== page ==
6.) Similarly, are we really to contend that Wales’ MPs could even spare the time? These, too, are busy people. On which day of the week do we suggest they should perform the functions of the Senedd? Which of their normal items of parliament or constituency business do we suggest they should abandon because of their new dual mandates?
Which committees should they resign from? Which interests should they refrain from pursuing because they now have to do the job of two legislatures? Given their additional responsibilities, would it not also be prudent to afford them additional pay?
7.) Would Welsh MPs sit in Cardiff when performing the functions of the Senedd? That would naturally incur costs. It would also mean additional travel and time away from home – and from their constituencies. Or would they instead sit in Westminster? That would represent the removal of Welsh democracy and representation further away from our communities.
8.) How would they discharge their functions as a quasi-distinct legislature? They would not be the Senedd. They would not even be a parliament. Rather, members of another parliament, performing a discrete set of responsibilities. How would they be held properly accountable in respect of these functions? How would their work be funded?
Would they be granted additional staff support? Would they operate in any organised fashion at all? Would they be some kind of super-charged Welsh Grand? Would MPs be dissolvable, or for that matter proroguable, in respect of their Senedd functions?
9.) Where would executive power now reside? At present, it resides with the Welsh Ministers. Presumably, this suggestion would do away with the Government of Wales Act 2006, and no clarity was forthcoming as to where executive power would sit under these new arrangements.
Would it return to the Wales Office? Be vested in the Prime Minister? In Parliament? Or in this new-look First Minister, accountable to no one, and with no resources to perform their executive duties?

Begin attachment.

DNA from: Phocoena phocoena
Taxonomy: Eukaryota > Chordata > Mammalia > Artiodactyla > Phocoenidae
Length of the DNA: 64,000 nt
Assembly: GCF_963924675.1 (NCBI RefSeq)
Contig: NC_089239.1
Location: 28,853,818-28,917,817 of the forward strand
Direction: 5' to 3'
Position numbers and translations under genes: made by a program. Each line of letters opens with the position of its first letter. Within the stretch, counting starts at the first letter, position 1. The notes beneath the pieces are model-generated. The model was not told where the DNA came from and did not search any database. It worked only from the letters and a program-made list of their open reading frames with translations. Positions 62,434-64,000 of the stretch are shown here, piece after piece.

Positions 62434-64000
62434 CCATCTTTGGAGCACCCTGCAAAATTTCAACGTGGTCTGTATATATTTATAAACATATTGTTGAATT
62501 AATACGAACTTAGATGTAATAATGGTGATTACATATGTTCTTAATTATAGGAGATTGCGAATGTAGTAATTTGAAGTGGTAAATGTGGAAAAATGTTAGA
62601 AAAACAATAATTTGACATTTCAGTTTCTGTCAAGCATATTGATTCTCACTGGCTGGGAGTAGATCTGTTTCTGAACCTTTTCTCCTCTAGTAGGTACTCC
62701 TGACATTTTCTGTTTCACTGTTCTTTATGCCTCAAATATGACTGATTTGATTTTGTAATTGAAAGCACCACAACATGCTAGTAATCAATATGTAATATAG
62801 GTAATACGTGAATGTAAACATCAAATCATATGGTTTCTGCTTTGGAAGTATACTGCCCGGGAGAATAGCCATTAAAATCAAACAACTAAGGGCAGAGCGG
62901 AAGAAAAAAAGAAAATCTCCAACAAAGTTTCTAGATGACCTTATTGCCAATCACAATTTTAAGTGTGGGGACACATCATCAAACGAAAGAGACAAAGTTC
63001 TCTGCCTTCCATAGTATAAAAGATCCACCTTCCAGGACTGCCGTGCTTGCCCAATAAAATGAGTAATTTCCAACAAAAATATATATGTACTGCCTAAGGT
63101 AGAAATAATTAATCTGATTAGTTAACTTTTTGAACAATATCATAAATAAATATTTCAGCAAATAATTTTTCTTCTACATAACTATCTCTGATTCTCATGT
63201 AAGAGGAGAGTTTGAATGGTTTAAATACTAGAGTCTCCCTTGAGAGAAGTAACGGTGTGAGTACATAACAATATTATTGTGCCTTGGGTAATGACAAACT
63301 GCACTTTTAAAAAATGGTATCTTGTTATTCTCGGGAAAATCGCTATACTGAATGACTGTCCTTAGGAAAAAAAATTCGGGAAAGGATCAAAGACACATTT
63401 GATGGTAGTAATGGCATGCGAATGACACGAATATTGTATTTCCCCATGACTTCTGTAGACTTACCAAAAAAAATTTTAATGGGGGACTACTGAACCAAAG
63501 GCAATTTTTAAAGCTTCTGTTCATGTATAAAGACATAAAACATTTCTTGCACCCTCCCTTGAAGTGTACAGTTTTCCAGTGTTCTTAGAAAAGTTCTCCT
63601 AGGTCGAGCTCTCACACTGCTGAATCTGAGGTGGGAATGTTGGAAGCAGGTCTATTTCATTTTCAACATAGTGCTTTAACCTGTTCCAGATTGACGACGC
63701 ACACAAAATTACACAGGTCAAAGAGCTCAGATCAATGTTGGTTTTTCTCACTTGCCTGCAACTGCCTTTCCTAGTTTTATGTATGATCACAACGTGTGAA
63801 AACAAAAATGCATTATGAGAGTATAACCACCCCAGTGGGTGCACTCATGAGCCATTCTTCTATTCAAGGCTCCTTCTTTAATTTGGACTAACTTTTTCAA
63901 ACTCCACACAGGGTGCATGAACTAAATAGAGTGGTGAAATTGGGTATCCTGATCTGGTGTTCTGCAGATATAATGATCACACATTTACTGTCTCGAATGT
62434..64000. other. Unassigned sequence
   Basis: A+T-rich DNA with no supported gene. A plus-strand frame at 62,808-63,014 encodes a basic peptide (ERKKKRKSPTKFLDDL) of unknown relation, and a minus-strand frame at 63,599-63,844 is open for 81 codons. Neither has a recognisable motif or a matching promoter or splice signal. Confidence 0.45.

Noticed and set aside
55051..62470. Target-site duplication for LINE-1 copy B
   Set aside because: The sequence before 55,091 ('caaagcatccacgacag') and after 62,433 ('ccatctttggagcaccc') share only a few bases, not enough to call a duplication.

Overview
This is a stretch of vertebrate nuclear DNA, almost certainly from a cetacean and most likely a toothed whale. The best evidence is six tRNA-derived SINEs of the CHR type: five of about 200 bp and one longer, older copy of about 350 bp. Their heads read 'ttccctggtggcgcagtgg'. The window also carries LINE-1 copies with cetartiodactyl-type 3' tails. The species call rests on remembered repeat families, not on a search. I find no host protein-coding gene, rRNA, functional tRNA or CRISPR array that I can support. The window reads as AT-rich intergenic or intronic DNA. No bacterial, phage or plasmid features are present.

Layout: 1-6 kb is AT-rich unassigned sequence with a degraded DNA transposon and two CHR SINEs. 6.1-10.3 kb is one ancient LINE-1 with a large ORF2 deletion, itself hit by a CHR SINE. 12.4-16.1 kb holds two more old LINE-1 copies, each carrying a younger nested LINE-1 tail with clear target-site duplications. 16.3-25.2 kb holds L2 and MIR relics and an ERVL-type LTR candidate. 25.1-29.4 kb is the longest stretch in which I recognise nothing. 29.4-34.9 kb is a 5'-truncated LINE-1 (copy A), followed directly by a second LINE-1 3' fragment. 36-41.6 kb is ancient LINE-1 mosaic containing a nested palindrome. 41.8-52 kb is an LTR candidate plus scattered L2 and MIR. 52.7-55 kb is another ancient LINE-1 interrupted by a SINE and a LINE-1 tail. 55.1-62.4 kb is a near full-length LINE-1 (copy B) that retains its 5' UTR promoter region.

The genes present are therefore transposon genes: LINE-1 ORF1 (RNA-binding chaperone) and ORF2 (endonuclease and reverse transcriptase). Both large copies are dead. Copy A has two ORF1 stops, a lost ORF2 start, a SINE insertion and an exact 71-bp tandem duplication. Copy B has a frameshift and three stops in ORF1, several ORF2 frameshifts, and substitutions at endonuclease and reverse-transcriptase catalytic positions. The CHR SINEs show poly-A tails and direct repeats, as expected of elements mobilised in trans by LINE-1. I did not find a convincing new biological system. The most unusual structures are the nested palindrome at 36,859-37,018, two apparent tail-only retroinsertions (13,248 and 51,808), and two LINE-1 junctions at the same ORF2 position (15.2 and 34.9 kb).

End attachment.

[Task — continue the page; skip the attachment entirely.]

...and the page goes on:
10.) If the suggestion is that the new-look First Minister (perhaps even with a cabinet and machinery of government around them) produces law for the approval of Welsh MPs, what steps would be taken to avoid the whole process becoming a mere rubber-stamping charade? What would happen in the event of deadlock?
What would happen if, for example, a First Minister were elected from one party, and another party had a majority of Welsh MPs, and they made it their work to derail that First Minister’s agenda?
While it may be possible to construct a response to some, or even all, of these questions, the net result will always be the diminishment of Welsh democracy. This is achieved by the total destruction of executive competence, and the erosion of legislative scrutiny.
It is achieved by demoting those areas currently devolved to a one-day-a-week add-on to the responsibilities of the members of another parliament. It is achieved by the limiting of engagement and outreach with the public, civil society, and business.
This continues until we reach the point where we have found ourselves back under the direct rule of Westminster, with no respect for the fact that Wales is a distinct – de facto if not de jure – political, economic, cultural, and legal entity. This can be nothing but a disservice to the people of Wales and their communities.